The AMCAS application cycle starts in early May, but you will not be able to submit the application until early June. The deadlines for medical schools vary, but the deadline for the primary application is usually in October. Research the schools you want to apply to and be mindful of the specific deadlines. In addition to the biographical and academic information, there is one personal statement for MD applicants and there is a personal statement, an MD/PhD statement, and a PhD statement for MD/PhD applicants. Once you have sent in the transcript from your school and filled out all required information, you can submit the AMCAS even without sending in your LOE/committee letter. The LOE can be sent later, but medical schools will not review your application until they receive all application materials.

After sending in the AMCAS, it takes about two to four weeks to get it verified and sent to your designated schools. The LOE is verified separately and it can take up to four weeks before it will be sent to your designated schools. If required, the designated schools will invite you to complete the secondary applications and pay an application fee. Policies on sending secondary invites depend on each school. Some schools send out invites to all applicants (e.g. Harvard), but some schools send out invites only to applicants they are interested in (e.g. Vanderbilt). The secondary applications ask for basic information and most medical schools will have additional essays. The deadlines for secondary applications vary as well. Some have rolling admission while others have deadlines in early October to early January.

After the medical schools receive your MCAT score, LOE, primary application, secondary applications and application fees, they will start reviewing your application. Strong candidates are then invited for an interview.

One tip is to first apply to schools with rolling admission after ranking them based on your preference. This will put you on the top of the list, giving you a higher chance of getting interview invites that are usually emailed starting in early August until the schools have run out of interview spots. After applying to schools with rolling admission, apply to schools with fixed deadlines. The actual interview dates vary, but will be during the fall or spring semesters. Students choose their own interview dates among the available dates depending on their schedules.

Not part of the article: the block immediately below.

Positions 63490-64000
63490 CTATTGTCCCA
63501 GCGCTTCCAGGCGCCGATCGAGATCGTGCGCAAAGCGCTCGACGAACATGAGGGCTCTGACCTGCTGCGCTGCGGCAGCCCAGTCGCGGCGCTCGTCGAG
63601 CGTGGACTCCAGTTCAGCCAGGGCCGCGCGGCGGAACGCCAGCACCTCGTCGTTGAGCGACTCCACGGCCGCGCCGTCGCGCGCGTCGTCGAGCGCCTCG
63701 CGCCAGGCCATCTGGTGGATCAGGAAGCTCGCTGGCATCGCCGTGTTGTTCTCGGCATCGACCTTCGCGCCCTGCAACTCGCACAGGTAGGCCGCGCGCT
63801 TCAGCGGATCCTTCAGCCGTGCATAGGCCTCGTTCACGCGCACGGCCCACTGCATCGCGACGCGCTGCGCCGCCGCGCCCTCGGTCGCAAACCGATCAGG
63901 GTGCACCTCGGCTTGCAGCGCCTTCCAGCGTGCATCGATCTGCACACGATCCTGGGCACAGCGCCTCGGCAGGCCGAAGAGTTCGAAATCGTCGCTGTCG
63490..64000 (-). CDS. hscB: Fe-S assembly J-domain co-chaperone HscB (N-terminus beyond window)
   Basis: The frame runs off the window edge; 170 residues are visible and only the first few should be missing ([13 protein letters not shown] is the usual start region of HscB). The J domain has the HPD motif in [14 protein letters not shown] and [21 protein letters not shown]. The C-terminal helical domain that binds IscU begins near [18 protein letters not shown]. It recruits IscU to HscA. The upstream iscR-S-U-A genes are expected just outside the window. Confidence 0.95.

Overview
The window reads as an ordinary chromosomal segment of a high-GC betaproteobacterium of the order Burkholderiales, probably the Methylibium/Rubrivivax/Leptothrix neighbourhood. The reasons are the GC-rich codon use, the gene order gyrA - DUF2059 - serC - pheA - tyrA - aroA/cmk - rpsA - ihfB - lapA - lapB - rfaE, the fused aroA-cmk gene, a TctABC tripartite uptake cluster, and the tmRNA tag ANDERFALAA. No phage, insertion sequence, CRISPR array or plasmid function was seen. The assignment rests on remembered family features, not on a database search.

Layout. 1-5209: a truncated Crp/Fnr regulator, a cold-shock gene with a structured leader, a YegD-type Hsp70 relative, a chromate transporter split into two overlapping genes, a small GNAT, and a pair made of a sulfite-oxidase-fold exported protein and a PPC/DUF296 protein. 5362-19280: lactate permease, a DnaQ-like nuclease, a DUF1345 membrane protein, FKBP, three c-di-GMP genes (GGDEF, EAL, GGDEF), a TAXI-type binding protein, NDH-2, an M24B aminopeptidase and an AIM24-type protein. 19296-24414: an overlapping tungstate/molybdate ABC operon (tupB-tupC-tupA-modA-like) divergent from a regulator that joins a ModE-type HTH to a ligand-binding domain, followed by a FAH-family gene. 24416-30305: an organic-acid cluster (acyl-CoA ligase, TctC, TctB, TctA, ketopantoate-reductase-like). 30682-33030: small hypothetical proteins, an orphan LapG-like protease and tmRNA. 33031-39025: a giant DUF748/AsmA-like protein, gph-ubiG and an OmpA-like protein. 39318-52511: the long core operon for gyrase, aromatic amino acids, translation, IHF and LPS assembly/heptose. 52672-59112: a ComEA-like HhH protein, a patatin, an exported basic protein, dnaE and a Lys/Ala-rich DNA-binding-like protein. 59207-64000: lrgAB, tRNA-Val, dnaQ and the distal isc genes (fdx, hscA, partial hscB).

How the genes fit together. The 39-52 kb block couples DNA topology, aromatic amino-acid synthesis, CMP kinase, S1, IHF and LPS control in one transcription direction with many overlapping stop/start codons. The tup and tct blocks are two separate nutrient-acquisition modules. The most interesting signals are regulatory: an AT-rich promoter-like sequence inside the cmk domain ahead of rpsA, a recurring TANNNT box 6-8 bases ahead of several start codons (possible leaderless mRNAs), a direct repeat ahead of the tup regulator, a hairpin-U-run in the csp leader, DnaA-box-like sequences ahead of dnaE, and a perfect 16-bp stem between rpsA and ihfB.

Also be sure to utilize your pre-medical advisor. They can offer you insight and can help you with your application essays as well. Get to know them well since they will be the one writing the committee letter.

There are numerous resources to help you in the application process, including:

Many schools such as MIT, Harvard, and Johns Hopkins offer great insights regarding application essays on their websites. Finally, an AMCAS fee waiver is available for eligible resident students. More about this can be found out at: www.aamc.org/students/applying/fap/.

So to summarize the timeline, aim to take the MCAT by the spring of your junior year, start your AMCAS in May, finalize AMCAS by June or early July, work on your secondary applications from August to December depending on your preference and the schools’ admission policies (rolling or non-rolling), go to interviews in Fall and Spring semesters of senior year, get accepted by medical schools during senior year, and matriculate in medical school the semester following graduation.

For more information on TMDSAS: www.tmdsas.com

For more information on the new 2015 MCAT: www.aamc.org/students/applying/mcat/mcat2015/

For more information on AMCAS Letter service check: www.aamc.org/students/applying/amcas/amcasresources/63226/faq_amcasletters.html